He needn't have worried for, when Hakkinen rejoined after a 6.6secs stop, the Ferrari
was already through the Rettifilio. Seven seconds to the good with eight laps remaining, Schumacher began to measure the gap back to his rival, counting off the laps to a comfortable victory.
Further back, Verstappen's tenure of third place had come to an end when he called in for fuel, allowing Ralf Schumacher to line himself up for a third podium visit of the year. The German ran almost to the end of the list of pit-callers before coming in and, after a very short stop, was able to rejoin well in front of the Arrows.
Verstappen nevertheless remained in fourth, with the gap back to Wurz only likely to be affected by the proximity of the second Benetton of Giancarlo Fisichella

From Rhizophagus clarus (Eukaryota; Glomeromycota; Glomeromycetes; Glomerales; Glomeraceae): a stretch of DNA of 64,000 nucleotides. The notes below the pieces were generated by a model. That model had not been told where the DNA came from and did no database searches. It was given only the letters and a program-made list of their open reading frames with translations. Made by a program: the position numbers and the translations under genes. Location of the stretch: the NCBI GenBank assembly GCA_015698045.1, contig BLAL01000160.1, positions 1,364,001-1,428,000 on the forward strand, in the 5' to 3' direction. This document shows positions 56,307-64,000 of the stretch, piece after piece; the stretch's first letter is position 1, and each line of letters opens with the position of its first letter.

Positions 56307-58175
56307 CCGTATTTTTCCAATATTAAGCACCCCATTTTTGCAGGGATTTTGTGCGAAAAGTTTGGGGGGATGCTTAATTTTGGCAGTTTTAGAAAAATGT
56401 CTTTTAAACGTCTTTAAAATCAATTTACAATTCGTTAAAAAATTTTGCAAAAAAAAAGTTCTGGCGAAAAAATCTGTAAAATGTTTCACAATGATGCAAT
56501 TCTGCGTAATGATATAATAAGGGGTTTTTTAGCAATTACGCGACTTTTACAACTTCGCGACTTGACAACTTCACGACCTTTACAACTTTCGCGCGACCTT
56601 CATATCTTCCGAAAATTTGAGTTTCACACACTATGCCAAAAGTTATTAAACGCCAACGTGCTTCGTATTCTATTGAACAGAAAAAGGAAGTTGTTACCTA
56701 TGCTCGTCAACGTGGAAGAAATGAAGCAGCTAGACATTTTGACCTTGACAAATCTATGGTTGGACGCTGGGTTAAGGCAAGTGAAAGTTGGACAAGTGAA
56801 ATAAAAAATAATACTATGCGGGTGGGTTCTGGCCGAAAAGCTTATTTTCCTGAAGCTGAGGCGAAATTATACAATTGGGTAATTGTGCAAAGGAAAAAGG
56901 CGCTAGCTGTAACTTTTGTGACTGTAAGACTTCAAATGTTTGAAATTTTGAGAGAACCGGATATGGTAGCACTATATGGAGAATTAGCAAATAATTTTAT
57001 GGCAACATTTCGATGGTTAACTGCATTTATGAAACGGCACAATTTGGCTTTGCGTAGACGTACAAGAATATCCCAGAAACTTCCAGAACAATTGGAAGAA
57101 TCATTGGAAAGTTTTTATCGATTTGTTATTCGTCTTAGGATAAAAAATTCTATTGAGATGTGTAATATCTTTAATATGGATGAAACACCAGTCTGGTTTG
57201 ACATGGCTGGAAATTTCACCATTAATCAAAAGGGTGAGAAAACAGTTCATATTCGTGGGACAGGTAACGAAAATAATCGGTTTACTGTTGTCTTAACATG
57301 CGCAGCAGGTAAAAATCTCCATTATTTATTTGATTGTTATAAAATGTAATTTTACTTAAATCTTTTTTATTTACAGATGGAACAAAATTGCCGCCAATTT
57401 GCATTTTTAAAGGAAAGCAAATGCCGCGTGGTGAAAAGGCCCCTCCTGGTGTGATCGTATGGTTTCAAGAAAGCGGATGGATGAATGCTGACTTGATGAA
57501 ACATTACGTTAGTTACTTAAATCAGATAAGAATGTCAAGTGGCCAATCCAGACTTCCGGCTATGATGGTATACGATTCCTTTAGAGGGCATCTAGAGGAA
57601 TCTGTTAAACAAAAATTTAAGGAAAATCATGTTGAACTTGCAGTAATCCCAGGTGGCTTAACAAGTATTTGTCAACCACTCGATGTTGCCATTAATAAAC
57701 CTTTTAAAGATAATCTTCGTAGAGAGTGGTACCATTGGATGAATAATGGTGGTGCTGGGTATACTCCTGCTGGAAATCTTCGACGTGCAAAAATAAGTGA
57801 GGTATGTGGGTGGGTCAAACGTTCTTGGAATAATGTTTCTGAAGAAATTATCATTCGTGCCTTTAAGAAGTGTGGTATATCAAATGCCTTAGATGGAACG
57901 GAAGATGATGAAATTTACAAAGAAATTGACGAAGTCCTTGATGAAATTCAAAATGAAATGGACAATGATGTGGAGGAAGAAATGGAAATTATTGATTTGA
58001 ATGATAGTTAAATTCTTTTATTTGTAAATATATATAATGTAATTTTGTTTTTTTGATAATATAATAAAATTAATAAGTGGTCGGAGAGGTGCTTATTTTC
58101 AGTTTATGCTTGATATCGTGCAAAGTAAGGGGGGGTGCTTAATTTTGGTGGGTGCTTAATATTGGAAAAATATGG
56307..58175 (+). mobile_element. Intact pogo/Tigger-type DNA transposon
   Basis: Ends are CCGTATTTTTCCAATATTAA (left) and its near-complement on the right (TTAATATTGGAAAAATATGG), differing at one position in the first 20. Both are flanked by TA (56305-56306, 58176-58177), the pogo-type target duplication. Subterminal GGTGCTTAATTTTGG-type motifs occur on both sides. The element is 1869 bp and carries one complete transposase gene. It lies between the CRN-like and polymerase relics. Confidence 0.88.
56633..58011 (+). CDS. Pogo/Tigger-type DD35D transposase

between the two rivals. The Italian had looked to be on for a points finish, in fifth place, before his car refused to engage gears on its one and only stop. Fisichella had been the last to peel off but, with the rear wheels spinning until they hit the ground, well over a minute was lost before he rejoined.
Mika Hakkinen set the fastest lap of the race as he set about reducing the gap to Schumacher at the head of the field, preventing the German from equalling Alain Prost's mark. He could do nothing about the five-second gap that remained between the two current champions-elect, however, nor prevent Schumacher from equalling Senna's race win record.
It all proved too much for the Ferrari
man as, after celebrating the win with the tifosi
he broke down in front of the press. Whether it was the emotion of closing the championship gap, winning in front of Ferrari's fanatical fans, or drawing level with one of the few men in F1 he revered may never be known.
Michael Schumacher was just happy to win.